She became well acquainted with the actions of the extremist group Al Qaeda during her tenure in this post; she was the top diplomat for African issues during the 1998 terrorist bombings of embassies in Tanzania and Kenya.

Her involvement and rise in politics paralleled that of Condoleezza Rice, President George W. Bush’s secretary of state. Both are female, African-American foreign policy experts with ties to Stanford University. The two, however, are unrelated. The mix-up has occurred so frequently that Democrats have a saying about it: “They’ve got their Rice, and we’ve got ours.”

Brookings Fellow and U.N. Ambassador

Rice left the government in 2002 to become a senior fellow in foreign policy at the Brookings Institute, a Washington, D.C.-based nonprofit public policy organization. Its mission is to conduct independent research and make recommendations to the government based on the results of that research. Rice specialized in research on US foreign policy, weak and failing states, global poverty, and transnational security threats as a fellow.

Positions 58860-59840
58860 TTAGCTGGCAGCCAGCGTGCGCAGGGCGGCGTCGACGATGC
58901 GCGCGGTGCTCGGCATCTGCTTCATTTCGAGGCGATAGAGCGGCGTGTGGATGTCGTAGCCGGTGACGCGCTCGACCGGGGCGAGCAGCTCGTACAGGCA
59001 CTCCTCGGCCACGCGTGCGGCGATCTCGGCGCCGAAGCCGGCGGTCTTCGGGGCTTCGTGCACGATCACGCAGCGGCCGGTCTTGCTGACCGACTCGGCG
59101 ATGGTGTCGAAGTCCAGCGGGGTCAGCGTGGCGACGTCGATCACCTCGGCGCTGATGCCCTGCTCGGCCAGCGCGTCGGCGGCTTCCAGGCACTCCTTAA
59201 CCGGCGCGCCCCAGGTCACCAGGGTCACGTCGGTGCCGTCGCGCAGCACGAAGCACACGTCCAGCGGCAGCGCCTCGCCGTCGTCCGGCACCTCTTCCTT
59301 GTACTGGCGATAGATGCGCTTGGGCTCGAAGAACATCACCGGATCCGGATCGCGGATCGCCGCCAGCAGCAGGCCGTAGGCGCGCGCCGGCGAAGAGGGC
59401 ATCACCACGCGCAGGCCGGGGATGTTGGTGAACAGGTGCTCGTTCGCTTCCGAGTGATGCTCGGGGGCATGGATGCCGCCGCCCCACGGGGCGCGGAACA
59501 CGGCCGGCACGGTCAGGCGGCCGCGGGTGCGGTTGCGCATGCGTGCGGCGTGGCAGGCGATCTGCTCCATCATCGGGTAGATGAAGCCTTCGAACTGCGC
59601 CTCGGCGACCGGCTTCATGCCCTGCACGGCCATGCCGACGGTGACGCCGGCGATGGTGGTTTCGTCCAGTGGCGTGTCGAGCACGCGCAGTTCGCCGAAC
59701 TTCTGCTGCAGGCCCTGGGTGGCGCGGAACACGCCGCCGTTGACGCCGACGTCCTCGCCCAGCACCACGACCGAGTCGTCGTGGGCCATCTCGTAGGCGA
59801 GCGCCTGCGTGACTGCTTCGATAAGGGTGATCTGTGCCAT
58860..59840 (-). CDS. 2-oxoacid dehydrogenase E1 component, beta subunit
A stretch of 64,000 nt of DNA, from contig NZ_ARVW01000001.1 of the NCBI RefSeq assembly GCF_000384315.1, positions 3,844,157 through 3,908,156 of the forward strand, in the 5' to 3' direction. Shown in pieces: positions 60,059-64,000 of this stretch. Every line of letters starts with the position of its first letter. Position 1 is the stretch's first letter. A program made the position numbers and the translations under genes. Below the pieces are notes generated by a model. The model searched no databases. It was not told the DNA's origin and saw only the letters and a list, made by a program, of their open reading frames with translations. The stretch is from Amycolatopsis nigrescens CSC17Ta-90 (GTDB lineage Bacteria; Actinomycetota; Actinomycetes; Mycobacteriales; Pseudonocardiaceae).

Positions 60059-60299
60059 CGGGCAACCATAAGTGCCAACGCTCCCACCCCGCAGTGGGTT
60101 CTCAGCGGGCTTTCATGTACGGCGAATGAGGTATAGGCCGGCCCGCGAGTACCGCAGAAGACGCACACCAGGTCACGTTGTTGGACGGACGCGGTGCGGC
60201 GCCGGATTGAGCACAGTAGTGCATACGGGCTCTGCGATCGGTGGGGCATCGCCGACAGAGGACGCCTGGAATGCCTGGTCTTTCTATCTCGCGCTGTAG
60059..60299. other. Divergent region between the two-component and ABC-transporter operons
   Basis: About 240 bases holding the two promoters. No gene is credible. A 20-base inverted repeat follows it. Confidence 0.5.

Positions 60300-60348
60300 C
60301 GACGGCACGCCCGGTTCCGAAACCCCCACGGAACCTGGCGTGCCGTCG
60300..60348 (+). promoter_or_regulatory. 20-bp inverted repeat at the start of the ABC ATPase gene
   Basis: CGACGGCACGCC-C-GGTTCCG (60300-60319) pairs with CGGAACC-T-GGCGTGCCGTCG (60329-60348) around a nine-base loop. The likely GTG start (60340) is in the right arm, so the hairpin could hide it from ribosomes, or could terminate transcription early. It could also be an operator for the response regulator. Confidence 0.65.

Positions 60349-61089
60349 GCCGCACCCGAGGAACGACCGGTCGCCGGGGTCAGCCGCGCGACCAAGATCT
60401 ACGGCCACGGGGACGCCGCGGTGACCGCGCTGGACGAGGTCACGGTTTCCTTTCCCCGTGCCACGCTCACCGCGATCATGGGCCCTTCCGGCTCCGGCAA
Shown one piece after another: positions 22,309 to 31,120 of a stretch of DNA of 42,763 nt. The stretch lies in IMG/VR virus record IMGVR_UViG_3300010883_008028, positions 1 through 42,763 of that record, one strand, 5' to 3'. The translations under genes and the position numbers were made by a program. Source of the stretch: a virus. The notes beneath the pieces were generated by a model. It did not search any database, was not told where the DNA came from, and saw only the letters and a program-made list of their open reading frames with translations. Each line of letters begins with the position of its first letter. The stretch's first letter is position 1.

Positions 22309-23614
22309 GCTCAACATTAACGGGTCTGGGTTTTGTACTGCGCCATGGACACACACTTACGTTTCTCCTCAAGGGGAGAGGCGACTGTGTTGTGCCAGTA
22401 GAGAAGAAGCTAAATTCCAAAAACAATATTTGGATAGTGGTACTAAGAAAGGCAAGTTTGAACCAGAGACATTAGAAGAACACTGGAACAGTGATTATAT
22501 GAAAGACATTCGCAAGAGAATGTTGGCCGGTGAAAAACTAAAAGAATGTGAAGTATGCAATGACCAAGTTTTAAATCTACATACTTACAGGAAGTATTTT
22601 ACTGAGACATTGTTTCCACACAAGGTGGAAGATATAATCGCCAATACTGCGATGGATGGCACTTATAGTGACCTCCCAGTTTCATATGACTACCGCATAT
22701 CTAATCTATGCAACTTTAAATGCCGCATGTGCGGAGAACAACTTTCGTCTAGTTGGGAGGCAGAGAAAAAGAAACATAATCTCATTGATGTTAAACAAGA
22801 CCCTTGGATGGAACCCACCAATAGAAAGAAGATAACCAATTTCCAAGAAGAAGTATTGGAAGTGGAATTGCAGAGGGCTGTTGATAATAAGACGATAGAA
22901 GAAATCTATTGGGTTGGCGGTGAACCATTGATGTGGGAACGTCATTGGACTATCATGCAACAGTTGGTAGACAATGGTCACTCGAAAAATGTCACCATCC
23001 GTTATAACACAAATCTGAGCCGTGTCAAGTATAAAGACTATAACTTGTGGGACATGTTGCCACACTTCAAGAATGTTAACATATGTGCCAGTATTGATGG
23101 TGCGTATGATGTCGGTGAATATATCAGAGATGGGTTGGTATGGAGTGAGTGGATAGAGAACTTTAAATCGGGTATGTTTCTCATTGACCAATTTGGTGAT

Rice left Brookings in 2008 to become Barack Obama’s senior foreign policy adviser during his presidential campaign. Rice was nominated to be the United States’ UN ambassador after Obama’s election victory in November 2008. She was confirmed by the United States Senate on January 22, 2009, making her the first African American woman to serve as the United States’ ambassador to the United Nations.

Rice, who frequently took an interventionist stance, was successful in obtaining UN approval for sanctions against Iran and North Korea, as well as military action in Libya.